One thing that we can do, and I think a lot of boards are doing this actively now, is anytime there is a discussion about the next senior hire that we need in the company, or how do we fill this senior role, to really push the discussion of female candidates. We need to make sure that we’re interviewing female candidates and really trying to get that balanced representation in our executive teams and any leadership roles in the companies that we invest in. And the same is true for the investment firms. I see progress on that front. I believe that climate-focused firms are very aware that they’re serving humanity — that’s why we’re all here. So climate-focused firms seem to be more aware of having all of humanity represented in our investment professionals.
We need to be sure that anytime we’re hiring as a firm, we’re thinking about, “Can we bring in a female candidate for this role and put someone on a career path where they can move to a senior position?” We also need to be actively pursuing companies led by women to invest in, and make efforts to get involved early with companies with female leaders, to provide mentoring and networking opportunities to help those women access capital more effectively.
What advice would you give to women looking to get into VC investing, especially in the climate space?
Put yourself out there. This is something that’s developed over the arc of my career, but I thought, “Oh, if you do well in school, of course job opportunities will open up to you. And if you do a really good job on that project, someone will notice the good work that you’ve done and promote you.” And we all know, as we get more experience in the real world, that it is as much about the relationships you build as the concrete work that you do. Relationships are so important in VC and investing; you have to build the trust of the companies that you want to work with, you have to build relationships with other investors. And so I would say, really be certain that you are focusing on building relationships anywhere you can. Get involved in organizations outside of work, feel free to invite people out for coffee and say, “Hey, tell me about your progress. Here’s where I am in my career, and what do you think would be a good step for me next?”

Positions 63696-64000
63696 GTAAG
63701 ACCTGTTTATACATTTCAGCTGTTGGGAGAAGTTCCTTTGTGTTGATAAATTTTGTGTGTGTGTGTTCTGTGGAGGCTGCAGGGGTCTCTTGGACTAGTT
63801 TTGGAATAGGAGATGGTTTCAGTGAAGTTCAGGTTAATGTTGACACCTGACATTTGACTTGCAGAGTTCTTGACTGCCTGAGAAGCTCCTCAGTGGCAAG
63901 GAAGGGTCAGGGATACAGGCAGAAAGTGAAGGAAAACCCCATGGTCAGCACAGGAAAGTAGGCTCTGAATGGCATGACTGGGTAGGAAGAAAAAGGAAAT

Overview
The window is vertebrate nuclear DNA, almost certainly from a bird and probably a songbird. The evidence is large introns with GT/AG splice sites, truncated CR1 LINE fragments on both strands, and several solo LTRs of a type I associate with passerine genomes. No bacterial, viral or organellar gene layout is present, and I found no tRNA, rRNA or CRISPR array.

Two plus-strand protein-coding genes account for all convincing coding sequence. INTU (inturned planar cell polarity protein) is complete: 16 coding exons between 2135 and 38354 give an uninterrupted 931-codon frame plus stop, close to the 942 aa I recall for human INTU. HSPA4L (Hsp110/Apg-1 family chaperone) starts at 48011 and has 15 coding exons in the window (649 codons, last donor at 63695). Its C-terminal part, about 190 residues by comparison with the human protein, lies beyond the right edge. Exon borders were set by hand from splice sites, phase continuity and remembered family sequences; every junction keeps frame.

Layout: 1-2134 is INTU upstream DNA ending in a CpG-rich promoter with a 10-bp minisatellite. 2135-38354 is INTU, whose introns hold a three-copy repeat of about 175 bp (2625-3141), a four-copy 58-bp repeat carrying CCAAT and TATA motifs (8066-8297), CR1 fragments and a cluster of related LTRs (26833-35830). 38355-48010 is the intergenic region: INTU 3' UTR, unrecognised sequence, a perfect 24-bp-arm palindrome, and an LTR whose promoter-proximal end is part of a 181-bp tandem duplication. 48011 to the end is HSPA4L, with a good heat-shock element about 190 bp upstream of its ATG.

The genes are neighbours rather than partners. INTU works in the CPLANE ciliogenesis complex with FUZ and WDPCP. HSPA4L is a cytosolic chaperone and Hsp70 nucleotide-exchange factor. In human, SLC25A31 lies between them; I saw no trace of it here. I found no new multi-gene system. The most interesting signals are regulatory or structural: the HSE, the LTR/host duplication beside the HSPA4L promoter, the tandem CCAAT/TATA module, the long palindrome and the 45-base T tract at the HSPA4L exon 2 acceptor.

I spoke on a panel of women investors once and we were all asked about our career arc, and every one of us said, “Something happened just by chance. An opportunity popped up, and we took advantage of it.” I think that that’s actually very different than a lot of men who think very carefully about their career paths. So that’s another piece of advice — take some time to actually think about your goals and what path is going to help you get to that ultimate goal.
Are there other lessons that you’ve learned over the course of your career that you wish you’d known starting out?
I remember the first time I heard someone use the phrase “Bring your whole self to work.” I thought, “Oh, can you really do that?” I came into the work world when we were all wearing suits and women were wearing skirt suits and you had to worry about, “Do I look as professional as my male colleague?” So the idea of, hey, I can talk about my family, or I can talk about this personal issue, and I can truly bring my whole self to work, that was not what I was thinking about when I started my career. I was thinking, “How do I fit in and how do I make sure that everyone respects me professionally and knows that I’m going to work just as hard as the guys are?” Now I realize that people develop the strongest relationships with those who have empathy, and being human and being a little vulnerable and showing that you have empathy for the human side of other people is actually a great strength.
That’s so important in our now very virtual, still-remote world. Having that human connection is so crucial.
It’s a real positive in this climate and climate tech world. As I mentioned, everyone who is in it wants to do something for humanity. Everyone wants to do something to help other people. Caring about our children and the next generation is a key motivator in this work. And so that is more front and center in climate companies, climate investing, that we care about other people. You can be warm and human and aware of everything that drives people’s lives.